Prior to the construction of a relationship tree, the pair-wise distance matrix M of size 31 by 31 was constructed (see additional file 3). Pair-wise distance between two viral genomes is measured by the value of (1 - r). Each row/column corresponds to a specific virus and an entry at the intersection of row X and column Y corresponds to the distance between virus X and virus Y. Such matrix has a diagonal entry of value 0. For the purpose of constructing a relationship tree, only the lower/upper triangular matrix of M is required. After obtaining lower/upper triangular matrix of M, the neighbor-joining method (NJ) algorithm was used to construct the relationship tree (Figure 1). The neighbor-joining method is based on minimum-distance principle. Details of the NJ algorithm are available in [29].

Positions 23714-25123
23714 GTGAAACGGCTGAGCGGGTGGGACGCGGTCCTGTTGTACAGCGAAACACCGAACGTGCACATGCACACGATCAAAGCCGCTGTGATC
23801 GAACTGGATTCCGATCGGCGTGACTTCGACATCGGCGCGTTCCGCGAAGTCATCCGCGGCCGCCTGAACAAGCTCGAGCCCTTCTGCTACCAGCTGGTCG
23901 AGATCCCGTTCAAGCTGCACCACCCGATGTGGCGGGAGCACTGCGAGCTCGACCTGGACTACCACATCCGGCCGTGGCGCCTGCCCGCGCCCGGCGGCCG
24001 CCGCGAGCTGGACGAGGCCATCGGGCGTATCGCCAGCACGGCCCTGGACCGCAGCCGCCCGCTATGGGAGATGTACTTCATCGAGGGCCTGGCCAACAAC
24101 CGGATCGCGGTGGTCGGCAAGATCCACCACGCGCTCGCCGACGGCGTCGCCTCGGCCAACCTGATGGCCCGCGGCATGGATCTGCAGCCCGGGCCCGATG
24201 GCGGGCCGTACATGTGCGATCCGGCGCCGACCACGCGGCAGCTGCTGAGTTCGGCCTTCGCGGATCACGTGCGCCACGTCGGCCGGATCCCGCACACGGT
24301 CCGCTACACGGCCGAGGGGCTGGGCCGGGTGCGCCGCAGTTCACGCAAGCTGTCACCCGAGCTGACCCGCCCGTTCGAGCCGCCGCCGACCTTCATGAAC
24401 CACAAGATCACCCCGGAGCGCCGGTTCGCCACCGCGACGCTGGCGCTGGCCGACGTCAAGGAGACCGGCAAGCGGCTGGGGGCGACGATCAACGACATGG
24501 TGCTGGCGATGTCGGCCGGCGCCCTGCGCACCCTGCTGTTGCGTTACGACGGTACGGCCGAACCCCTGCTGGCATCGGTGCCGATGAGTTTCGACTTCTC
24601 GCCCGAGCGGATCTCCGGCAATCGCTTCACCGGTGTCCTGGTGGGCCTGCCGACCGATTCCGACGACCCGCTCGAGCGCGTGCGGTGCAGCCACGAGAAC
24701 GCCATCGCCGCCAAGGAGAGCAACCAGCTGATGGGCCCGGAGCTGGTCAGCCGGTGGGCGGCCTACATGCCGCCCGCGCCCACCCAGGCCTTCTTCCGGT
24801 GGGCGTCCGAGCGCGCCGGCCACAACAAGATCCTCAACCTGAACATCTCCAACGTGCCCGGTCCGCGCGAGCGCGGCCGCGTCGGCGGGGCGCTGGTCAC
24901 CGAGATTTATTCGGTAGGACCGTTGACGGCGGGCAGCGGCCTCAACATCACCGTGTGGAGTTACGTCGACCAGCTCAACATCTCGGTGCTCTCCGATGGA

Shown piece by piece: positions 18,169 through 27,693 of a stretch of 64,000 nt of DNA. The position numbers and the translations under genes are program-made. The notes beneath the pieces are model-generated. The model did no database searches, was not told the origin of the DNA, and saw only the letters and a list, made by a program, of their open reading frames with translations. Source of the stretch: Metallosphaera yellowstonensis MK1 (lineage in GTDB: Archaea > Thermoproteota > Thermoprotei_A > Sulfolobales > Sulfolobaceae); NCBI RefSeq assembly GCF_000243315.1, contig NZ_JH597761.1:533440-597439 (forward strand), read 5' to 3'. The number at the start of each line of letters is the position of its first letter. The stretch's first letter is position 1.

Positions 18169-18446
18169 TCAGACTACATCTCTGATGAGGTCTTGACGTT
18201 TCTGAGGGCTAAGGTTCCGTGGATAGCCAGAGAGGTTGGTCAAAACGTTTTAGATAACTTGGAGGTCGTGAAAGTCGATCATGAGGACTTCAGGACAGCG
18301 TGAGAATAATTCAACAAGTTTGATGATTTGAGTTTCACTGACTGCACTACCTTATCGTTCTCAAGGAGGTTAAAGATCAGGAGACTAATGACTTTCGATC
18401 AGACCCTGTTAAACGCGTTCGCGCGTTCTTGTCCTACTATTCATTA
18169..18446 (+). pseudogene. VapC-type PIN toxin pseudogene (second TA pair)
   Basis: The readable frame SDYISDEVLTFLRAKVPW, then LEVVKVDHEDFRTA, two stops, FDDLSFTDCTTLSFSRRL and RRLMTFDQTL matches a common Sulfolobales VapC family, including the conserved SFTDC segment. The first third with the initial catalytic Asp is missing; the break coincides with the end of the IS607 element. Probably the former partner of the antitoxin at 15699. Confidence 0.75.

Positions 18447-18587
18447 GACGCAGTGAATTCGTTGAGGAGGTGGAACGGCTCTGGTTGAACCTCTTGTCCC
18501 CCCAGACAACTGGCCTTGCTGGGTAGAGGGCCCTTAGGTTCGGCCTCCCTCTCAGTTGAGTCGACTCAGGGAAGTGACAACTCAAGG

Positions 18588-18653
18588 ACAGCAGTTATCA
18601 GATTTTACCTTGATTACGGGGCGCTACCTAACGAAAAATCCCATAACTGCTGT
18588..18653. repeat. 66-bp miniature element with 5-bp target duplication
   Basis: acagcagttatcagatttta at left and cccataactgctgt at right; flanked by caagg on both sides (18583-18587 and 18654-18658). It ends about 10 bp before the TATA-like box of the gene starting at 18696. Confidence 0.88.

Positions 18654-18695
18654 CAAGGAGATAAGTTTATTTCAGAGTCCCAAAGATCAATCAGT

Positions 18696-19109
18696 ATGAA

Approach two – sequence relationship of viruses based on the factors of the tetra-nucleotide usage pattern

The factor analysis is a statistical method that reveals simpler patterns within a complex set of tetra-nucleotide usage patterns V (additional file 2). It seeks to discover if the observed usage patterns can be explained in terms of a much smaller number of un-correlated pattern sets called factors (eigen-vectors). Suppose we take a simple case where there are 31 viruses each represented by two components (x,y) in vector V (x,y represent the frequencies of occurrence for two specific tetra-nucleotides). Then, in a scatter-plot we can think of the regression line as the original X-axis, rotated so that it approximates the regression line. This type of rotation maximize the variance of the variables (x,y) on the eigen-vector. The remaining variability around this the first eigen-vector was captured in the subsequent eigen-vectors. In this manner, consecutive eigen-vectors are extracted but with a diminishing importance. What each eigen-vector represents is the embedded RNA word usage patterns communalised by a group of viruses presumably under the same selection pressures.